Harleston's swifts know no boundaries. They are our free-spirited emblems for people and wildlife as they journey across continents and countries, towns and villages.
Swifts are in trouble, with their breeding numbers plummeting. A 47% decrease in their breeding numbers between 1995 and 2014 made swifts an amber-listed species.
We believe loss of nest sites is at least partly responsible. These migrant birds return from their wintering grounds in Africa to the same spot each year to breed; usually in buildings, in gaps under roof tiles and eaves. Due to our tendency to seal up buildings during renovation or knock them down, swifts are returning to discover their nest site has gone or access is blocked.
Conservation groups across the country and overseas have been established by groups of volunteers who are trying to provide the habitat for these wonderful migratory birds to breed. Harleston is a swift friendly town and have set up Swift Action who have built and installed nest boxes on buildings throughout the town, even providing special speakers which broadcast swift calls to attract passing birds.
Did you know?
According to RSPB 'Studies of swifts have revealed some startling facts; particularly their ability to fly long distances. It's estimated that swifts fly an average daily total of 800km; nearly 500 miles. That's about 2 million km (more than 1.24 million miles) in a lifetime. Swifts spend their life almost entirely on the wing and even feed, sleep and mate in flight. They feed exclusively on insects and only come to land when nesting.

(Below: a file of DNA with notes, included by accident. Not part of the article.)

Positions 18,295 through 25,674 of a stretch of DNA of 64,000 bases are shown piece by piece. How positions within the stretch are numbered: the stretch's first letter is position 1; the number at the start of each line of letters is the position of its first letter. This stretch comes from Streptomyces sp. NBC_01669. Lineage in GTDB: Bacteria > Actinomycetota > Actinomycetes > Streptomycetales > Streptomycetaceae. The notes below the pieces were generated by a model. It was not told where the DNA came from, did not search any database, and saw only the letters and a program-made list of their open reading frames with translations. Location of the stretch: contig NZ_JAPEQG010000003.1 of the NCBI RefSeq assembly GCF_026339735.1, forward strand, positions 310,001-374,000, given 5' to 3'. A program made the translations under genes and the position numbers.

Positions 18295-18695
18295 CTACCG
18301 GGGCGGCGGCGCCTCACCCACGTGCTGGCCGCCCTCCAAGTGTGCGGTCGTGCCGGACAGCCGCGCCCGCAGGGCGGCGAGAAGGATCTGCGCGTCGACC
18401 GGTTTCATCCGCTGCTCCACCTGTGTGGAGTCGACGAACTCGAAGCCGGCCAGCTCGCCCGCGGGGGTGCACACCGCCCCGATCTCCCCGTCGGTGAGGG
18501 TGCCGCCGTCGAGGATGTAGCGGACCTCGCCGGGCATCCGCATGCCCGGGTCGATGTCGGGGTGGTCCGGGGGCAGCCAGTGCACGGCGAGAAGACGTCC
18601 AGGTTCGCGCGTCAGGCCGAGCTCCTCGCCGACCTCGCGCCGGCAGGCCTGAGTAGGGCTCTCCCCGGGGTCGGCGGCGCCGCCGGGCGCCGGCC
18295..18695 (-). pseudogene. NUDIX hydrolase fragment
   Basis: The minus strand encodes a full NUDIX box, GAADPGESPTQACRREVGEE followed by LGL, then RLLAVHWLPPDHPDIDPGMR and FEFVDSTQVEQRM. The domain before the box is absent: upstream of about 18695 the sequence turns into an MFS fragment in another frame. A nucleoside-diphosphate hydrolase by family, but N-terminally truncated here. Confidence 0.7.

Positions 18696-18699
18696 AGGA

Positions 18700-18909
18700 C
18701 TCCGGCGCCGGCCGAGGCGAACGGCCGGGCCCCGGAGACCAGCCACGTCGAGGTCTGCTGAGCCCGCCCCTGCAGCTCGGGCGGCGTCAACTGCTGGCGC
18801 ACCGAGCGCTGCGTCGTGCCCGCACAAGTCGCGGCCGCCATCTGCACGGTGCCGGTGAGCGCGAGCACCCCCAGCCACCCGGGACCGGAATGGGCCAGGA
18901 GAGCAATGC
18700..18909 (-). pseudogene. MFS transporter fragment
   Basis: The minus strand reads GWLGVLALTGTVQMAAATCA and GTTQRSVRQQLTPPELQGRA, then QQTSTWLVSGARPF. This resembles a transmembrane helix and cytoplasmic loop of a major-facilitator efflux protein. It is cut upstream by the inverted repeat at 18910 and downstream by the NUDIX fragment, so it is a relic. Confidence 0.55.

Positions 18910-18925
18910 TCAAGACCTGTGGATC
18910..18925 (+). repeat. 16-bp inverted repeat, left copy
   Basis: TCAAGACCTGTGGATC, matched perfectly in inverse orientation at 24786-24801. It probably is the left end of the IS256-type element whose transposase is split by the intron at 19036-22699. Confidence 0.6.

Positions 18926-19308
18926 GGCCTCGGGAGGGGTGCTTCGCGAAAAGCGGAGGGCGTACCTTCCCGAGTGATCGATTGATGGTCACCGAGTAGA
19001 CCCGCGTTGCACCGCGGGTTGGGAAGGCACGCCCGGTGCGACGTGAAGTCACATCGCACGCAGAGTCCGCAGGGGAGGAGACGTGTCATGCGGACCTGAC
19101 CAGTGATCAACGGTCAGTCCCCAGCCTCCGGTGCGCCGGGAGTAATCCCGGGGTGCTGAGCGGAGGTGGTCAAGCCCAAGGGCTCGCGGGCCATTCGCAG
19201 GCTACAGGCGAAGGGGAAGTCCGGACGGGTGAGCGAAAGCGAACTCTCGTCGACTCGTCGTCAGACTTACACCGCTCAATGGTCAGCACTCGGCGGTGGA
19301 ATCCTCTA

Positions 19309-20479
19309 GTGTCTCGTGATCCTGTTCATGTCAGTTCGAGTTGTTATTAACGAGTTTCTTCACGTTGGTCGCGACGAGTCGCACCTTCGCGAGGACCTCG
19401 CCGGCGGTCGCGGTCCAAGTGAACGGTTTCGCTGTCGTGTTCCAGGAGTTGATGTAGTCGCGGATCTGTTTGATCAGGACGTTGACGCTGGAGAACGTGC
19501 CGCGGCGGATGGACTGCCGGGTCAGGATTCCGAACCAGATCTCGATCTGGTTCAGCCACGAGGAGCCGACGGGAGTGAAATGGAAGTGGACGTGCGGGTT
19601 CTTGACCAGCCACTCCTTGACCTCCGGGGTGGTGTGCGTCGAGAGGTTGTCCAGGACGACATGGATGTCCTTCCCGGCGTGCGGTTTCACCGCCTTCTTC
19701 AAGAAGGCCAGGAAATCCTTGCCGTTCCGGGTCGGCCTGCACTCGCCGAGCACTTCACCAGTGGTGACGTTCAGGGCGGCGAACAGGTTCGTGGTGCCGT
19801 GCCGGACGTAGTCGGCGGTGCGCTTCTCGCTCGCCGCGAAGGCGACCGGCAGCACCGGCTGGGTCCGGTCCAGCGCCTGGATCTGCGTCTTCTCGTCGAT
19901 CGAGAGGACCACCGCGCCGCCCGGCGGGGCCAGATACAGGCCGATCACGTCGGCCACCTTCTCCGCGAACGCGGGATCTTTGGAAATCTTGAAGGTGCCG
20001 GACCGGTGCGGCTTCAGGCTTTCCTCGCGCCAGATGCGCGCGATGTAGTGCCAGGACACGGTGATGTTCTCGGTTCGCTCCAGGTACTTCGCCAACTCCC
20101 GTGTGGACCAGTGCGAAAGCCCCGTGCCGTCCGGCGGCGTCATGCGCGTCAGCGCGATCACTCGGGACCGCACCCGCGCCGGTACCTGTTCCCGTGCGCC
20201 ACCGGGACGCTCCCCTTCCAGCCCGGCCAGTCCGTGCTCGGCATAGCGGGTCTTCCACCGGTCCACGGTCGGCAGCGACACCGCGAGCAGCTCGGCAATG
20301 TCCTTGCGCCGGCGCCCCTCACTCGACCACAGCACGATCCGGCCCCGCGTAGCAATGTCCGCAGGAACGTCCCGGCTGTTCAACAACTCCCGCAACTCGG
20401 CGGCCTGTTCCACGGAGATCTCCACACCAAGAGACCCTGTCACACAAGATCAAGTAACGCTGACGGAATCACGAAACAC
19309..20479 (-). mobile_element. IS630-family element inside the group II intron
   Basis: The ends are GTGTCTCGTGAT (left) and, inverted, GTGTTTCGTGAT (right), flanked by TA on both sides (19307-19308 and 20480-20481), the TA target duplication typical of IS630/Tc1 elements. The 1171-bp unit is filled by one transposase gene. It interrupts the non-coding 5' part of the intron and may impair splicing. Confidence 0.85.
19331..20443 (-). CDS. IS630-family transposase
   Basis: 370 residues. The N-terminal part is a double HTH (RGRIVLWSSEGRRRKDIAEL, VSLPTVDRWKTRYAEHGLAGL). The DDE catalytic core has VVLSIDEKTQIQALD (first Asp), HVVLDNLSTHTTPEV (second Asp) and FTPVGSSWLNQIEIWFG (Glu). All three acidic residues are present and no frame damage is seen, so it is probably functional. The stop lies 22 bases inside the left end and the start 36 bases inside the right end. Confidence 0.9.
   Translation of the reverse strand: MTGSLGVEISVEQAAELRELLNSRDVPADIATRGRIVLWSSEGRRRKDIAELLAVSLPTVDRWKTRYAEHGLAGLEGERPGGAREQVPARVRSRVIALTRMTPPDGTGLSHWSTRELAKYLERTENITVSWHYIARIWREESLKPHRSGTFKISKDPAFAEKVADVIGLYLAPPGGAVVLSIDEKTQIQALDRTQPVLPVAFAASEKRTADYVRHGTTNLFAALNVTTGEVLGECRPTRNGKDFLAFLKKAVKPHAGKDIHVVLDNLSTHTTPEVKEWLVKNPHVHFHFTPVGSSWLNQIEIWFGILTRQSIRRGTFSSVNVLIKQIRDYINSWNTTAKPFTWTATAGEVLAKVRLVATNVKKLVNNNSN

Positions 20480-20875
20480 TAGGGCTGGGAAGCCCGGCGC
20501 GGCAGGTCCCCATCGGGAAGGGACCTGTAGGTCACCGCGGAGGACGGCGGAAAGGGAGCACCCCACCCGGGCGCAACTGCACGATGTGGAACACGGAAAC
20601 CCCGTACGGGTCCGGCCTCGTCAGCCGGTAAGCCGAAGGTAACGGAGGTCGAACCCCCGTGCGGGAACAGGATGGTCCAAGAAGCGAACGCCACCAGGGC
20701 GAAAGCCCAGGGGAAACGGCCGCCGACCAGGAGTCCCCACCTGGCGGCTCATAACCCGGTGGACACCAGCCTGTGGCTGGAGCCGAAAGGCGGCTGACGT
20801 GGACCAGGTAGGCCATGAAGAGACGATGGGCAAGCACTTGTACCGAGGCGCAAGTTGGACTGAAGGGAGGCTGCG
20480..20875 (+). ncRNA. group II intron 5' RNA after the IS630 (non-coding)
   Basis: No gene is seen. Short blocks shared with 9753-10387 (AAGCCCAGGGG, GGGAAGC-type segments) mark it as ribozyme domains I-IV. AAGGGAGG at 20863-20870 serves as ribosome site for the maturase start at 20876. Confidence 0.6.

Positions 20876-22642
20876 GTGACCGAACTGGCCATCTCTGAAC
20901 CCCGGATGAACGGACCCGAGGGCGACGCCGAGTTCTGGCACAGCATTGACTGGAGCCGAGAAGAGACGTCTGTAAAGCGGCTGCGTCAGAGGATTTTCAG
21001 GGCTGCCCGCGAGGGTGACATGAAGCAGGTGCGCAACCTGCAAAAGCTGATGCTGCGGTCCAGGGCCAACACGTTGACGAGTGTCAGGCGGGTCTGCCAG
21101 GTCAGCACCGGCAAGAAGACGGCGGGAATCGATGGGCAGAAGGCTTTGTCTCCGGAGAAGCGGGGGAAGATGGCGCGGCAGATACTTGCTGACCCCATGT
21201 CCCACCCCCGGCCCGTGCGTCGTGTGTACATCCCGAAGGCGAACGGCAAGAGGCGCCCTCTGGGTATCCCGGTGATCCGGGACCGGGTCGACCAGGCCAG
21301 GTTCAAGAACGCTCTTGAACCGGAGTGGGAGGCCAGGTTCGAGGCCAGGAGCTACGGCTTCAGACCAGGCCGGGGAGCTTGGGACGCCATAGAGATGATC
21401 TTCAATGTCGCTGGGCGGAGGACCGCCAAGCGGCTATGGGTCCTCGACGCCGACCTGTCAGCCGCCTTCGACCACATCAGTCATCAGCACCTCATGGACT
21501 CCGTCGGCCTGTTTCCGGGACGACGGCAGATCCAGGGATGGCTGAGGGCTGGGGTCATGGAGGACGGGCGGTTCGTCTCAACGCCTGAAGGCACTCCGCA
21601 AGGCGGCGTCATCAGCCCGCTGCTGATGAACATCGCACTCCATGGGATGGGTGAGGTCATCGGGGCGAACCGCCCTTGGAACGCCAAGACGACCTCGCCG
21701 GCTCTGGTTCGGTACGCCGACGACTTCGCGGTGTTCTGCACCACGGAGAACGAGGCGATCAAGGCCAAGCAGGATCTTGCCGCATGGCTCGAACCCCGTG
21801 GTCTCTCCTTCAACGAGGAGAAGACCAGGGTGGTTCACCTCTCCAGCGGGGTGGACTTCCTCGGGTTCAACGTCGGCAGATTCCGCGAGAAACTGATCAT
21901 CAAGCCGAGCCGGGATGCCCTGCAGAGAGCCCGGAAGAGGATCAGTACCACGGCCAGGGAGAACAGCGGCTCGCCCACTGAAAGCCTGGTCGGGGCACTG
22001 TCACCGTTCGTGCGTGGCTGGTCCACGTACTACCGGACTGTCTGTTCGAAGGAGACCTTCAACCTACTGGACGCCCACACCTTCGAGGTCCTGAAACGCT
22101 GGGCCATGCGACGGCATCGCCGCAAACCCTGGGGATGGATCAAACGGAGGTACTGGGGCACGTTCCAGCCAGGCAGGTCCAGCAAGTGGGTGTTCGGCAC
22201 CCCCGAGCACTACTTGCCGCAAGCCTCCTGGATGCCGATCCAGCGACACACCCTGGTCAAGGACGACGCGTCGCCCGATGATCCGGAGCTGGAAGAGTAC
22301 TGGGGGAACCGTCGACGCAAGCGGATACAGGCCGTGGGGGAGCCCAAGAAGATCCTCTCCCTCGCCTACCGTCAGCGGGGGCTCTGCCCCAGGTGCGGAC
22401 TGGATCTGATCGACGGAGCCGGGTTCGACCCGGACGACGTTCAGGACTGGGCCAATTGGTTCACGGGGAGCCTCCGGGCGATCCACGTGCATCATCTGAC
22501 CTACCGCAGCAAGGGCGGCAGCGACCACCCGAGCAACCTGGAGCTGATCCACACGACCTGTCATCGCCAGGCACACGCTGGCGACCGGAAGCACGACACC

They hunt for insects over a range of habitats from meadows, open water and over woods, to the skies above towns and cities. An abundant supply of insects is critical for their survival. Parent swifts collect lots of insects to take back to their chicks – up to 1,000 at once, which make a big bulge in their throat. When they have chicks to feed, swifts can gather as many as 100,000 insects a day.
'Our' swifts fly across the Sahara desert in autumn and some even go as far south as South Africa. Others don't go quite as far and stay around central Africa. It's a long journey but they don't hang around: one young bird left its nest in Oxford and flew all the way to Madrid in just three days.
As a group, swifts are the fastest birds in level flight. The peregrine is officially the fastest bird but only in a steep dive called a stoop. Our swift holds the record for the fastest proven flight, recording an impressive top speed of 69.3mph in a recent study. The needle-tailed swift of Africa and Asia has been reported to reach over 100mph but this is yet to be officially proven.'